Saint of the Day – 13 January – St Hilary of Poitiers (c315-c368) Bishop/Confessor “”Hammer of the Arians” and “Athanasius of the West” – DOCTOR of the CHURCH. His name “Hilary” His name comes from the Latin word for happy or cheerful. His optional memorial in the General Roman Calendar is 13 January. In the past, when this date was occupied by the Octave of the Epiphany, his feast day was moved to 14 January.
Hilary was born to pagan parents of Poitiers, France, in 315. After training in the classics and philosophy, Hilary married. He and his wife had one daughter, Afra. All who knew Hilary said he was a friendly, charitable, gentle man. Hilary’s studies led him to read Scripture. He became convinced that there was only one God, whose Son became man and died and rose to save all people. This led him to be baptised along with his wife and daughter.
This gentle and courteous man, became a staunch defender of the divinity of Christ. He was devoted to writing some of the greatest theology on the Trinity and was, like his Master, in being labeled a “disturber of the peace.” In a very troubled period in the Church, his holiness was lived out in both scholarship and controversy.
The people of Poitiers chose Hilary to be their bishop in 353. As Bishop, he was soon taken up with battling what became the scourge of the fourth century, Arianism, which denied the divinity of Christ.
The heresy spread rapidly. Saint Jerome said “The world groaned and marveled to find that it was Arian.” When Emperor Constantius ordered all the bishops of the West to sign a condemnation of Athanasius, the great defender of the faith in the East, Hilary refused and was banished from France to far off Phrygia. There, too, his pastoral solicitude led him to work tirelessly for the re-establishment of the Church’s unity, based on the correct faith, as formulated by the Council of Nicea. To this end, he began writing his most important and most famous dogmatic work: “De Trinitatae” (On the Trinity). Eventually he was called the “Athanasius of the West” and the “Hammer of the Arians.”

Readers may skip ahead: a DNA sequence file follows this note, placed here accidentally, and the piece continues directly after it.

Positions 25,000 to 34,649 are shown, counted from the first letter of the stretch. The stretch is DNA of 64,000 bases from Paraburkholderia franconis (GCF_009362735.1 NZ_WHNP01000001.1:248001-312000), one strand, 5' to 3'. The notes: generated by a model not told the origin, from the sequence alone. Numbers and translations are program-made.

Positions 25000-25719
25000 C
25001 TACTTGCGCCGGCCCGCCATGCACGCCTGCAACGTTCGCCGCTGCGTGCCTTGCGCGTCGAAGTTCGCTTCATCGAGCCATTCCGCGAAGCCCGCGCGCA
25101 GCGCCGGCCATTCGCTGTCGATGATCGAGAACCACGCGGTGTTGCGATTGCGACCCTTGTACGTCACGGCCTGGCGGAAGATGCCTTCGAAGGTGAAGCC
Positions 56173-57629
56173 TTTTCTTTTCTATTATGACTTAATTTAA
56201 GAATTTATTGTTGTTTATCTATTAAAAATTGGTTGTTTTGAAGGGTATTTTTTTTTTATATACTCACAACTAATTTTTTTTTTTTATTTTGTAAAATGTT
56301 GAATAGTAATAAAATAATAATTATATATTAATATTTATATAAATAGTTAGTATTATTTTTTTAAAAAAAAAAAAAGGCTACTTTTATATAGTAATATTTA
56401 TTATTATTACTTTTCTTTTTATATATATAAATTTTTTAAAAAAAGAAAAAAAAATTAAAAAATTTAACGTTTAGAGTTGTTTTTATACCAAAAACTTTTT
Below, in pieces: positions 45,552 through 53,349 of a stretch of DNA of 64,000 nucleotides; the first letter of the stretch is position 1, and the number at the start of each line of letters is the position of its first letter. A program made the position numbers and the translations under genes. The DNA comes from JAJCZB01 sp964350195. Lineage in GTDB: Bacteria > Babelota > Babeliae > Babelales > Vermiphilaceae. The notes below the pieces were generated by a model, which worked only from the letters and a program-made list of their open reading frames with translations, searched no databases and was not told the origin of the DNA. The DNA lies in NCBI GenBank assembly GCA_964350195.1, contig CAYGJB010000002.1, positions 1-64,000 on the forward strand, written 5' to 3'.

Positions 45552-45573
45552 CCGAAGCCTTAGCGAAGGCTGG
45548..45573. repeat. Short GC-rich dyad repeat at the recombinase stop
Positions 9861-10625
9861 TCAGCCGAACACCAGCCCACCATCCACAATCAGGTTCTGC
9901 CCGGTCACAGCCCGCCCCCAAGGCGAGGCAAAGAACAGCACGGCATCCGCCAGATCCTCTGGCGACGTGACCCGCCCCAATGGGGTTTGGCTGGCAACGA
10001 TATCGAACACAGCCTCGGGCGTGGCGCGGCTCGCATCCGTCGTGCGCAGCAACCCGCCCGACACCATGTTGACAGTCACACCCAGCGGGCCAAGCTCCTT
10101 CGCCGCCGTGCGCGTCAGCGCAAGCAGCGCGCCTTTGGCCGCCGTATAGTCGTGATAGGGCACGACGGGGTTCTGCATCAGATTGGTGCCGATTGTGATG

During the years of his exile, Hilary also wrote the “Book of the Synod,” in which, for his brother bishops of Gaul, he reproduces and comments on the confessions of faith and other documents of the synods which met in the East around the middle of the 4th century. Always firm in his opposition to radical Arians, St. Hilary showed a conciliatory spirit with those who accepted that the Son was similar to the Father in essence, naturally trying to lead them toward the fullness of faith, which says that there is not only a similarity but a true equality of the Father and the Son in their divinity.
This also seems characteristic: His conciliatory spirit tries to understand those who still have not yet arrived to the fullness of the truth and helps them, with great theological intelligence to reach the fullness of faith in the true divinity of the Lord Jesus Christ.
In 360 or 361, Hilary was finally able to return from exile to his homeland and immediately resumed the pastoral work in his Church but the influence of his teaching extended, in fact, well beyond its borders. A synod celebrated in Paris in 360 or 361 took up again the language used by the Council of Nicea. Some ancient authors think that this anti-Arian development of the bishops of Gaul was due, in large part, to the strength and meekness of the bishop of Poitiers.
During the last years of his life, he wrote “Treatises on the Psalms,” a commentary on 58 psalms, interpreted according to the principle highlighted in the introduction to the work: “There is no doubt that all the things said in the Psalms must be understood according to the Gospel proclamation, so that, independently of the voice with which the prophetic spirit has spoken, everything refers to the knowledge of the coming of our Lord Jesus Christ, incarnation, passion and kingdom, and the glory and power of our resurrection” (“Instructio Psalmorum,” 5).
In all of the Psalms, he sees this transparency of Christ’s mystery and of his body, which is the Church. On various occasions, Hilary met with St. Martin, the future bishop of Tours founded a monastery near Poitiers, which still exists today. Hilary died in 367. His feast day is celebrated on Jan. 13. In 1851, Blessed Pius IX proclaimed him a doctor of the Church.